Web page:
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[Opinions] How do YOU pronounce Helena
How do you personally pronounce the name Helena? I know there's a lot of different ways, just wondering how different people pronounce it.~
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This message was edited by the author 12/15/2019, 10:58 AM

Tags:  pronunciation
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In my mother tongue, I say Helen-ah (stress on the first syllable). In English, my intuitive pronunciation would be hel-LEE-nuh.
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In English, HEL-e-nah
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Hell-en-ahHEHL-ə-nə
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heh-LAY-nuh
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HEH-lə-nə (English), heh-LEH-na (Polish)
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Like Helen, with an a tacked on; like the first sound in apple. It's a dactyl.
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heh-len-uh
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Helen-ah.
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It's a toss-up between hehl-en-uh, heh-lay-nuh, and heh-lee-nuh. There's not one that seems more natural to me than the others.I never know how to say it when I see it written.

This message was edited by the author 12/15/2019, 5:45 PM

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heh-LAY-na:)
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Hel-LAY-naWhen I take mine to appointments, she sometimes gets called HEHL-en-a, which is fine and I don't correct

This message was edited by the author 12/15/2019, 4:05 PM

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Hel-en-a
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HEH-le-na
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Helen-ah
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he-LAY-na:)
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I *like* "HEL-eh-nuh" better, but my mind usually defaults to "Heh-LEEN-uh"
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To borrow the phonetic spelling from the website, I say HEHL-ə-nə, as has every bearer of the name I've known (though admittedly all have been British so far).
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hel-eh-nuh

This message was edited by the author 12/15/2019, 1:55 PM

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Without any context I'd say hay-LAY-na:h
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Helen-uh or Huh-Leena
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Hel-EN-ah
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My first instinct on a stranger would be heh-LEE-na, second would be heh-LAY-na. I would be surprised to meet a HELL-en-a.My preference is for heh-LAY-na.
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HEL-en-a
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I prefer Hah-LAY-nuh
My second choice is Hel-in-uh

This message was edited by the author 12/15/2019, 11:21 AM

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I knew a Helena, with whom I attended business school in 1995. I can remember asking her how to pronounce her name. I don't remember exactly how I knew it was Helena without knowing how it was pronounced, but somehow I did. I asked her if it was he-LAY-na or HEL-en-a. (If enquiring minds want to know, she pronounced it he-LAY-na, but said she didn't care if it were pronounced HEL-en-a.)Point being, I never knew if it was he-LAY-na or HEL-en-a and didn't have either pronunciation set in my head as the correct one as opposed to the other. Even now, I don't, and would pronounce it whichever way the bearer wanted it pronounced. You said that there a lot of different ways, but I'm aware of only those two.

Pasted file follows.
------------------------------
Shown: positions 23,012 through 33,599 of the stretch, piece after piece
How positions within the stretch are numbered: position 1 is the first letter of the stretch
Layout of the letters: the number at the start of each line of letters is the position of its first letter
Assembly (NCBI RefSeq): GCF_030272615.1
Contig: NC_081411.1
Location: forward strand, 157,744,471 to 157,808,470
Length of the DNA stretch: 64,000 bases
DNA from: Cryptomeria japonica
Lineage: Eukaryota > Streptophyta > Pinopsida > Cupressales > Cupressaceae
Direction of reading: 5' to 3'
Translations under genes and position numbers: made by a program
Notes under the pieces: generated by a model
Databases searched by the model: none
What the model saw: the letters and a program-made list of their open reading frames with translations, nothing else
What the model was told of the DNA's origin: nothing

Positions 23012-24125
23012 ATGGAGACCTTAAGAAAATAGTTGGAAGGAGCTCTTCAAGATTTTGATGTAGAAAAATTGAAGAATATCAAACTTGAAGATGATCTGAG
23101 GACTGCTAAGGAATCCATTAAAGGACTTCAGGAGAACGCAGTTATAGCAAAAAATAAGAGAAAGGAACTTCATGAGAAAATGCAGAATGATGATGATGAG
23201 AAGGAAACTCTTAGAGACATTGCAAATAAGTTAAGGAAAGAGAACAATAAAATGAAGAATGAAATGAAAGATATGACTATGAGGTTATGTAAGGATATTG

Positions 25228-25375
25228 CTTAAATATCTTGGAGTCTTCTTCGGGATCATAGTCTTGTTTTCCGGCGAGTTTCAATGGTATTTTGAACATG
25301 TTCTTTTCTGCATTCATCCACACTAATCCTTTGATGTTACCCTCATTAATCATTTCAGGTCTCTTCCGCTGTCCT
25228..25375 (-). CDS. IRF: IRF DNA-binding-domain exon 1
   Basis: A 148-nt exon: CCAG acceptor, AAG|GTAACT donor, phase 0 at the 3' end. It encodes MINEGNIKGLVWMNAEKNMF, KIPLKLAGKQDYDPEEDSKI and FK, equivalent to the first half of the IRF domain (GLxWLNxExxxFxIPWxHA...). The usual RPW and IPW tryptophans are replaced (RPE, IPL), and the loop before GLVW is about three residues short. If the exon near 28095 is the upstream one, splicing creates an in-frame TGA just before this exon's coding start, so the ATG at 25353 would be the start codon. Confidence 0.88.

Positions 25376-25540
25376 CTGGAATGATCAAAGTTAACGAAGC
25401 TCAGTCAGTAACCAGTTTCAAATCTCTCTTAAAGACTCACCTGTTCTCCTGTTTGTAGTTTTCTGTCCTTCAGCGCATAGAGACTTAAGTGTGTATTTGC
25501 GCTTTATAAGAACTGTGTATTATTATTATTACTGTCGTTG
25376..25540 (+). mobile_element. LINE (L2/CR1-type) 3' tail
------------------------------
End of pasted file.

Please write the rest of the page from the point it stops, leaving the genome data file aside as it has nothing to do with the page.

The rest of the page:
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The last (English) pronunciation is He-leen-a which is how the capital of Montana is pronounced. Not sure how many people pronounce their name that way though.
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.HEH-leh-na(German, Czech) heh-LEH-na(German) heh-LEH-nah(Dutch, Swedish, Norwegian, Danish) i-LEH-nu(European Portuguese) eh-LEH-nu(Brazilian Portuguese) ə-LEH-nə(Catalan) kheh-LEH-na(Polish) HEH-leh-nah(Finnish) HEHL-ə-nə(English) hə-LEEN-ə(English) [key · IPA]
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I was speaking of English pronunciations. I was well aware that there are foreign pronunciations and I could have looked those up myself. I'm not German, Czech, Dutch, Swedish, Norwegian, Danish, Portuguese, Brazilian, Catalan, Polish, or Finnish, so I can't be expected to know or consider using those foreign pronunciations. Some of them seem identical to the he-LAY-na or HEL-en-a I already mentioned, anyway. There's just one English pronunciation there I didn't know, the last one, he-LEEN-a (I don't know how to make upside down Es, sorry.) I would not ask a fellow American in the United States if she pronounced her name leaving off the initial H sound or with an initial K sound. That would be silly.

This message was edited by the author 12/15/2019, 1:09 PM

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Well, just because you meet someone in a certain country doesn't mean that's where they were born or that it's where their parents are from. An American Helena with Portugese parents might be called e-le-na or something.
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My Belgian-born mother-in-law, Anny, had to get used to being called AN-ee rather than the ON-ee she'd been called all of her life before immigrating to the US.
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hel-LAY-nah.
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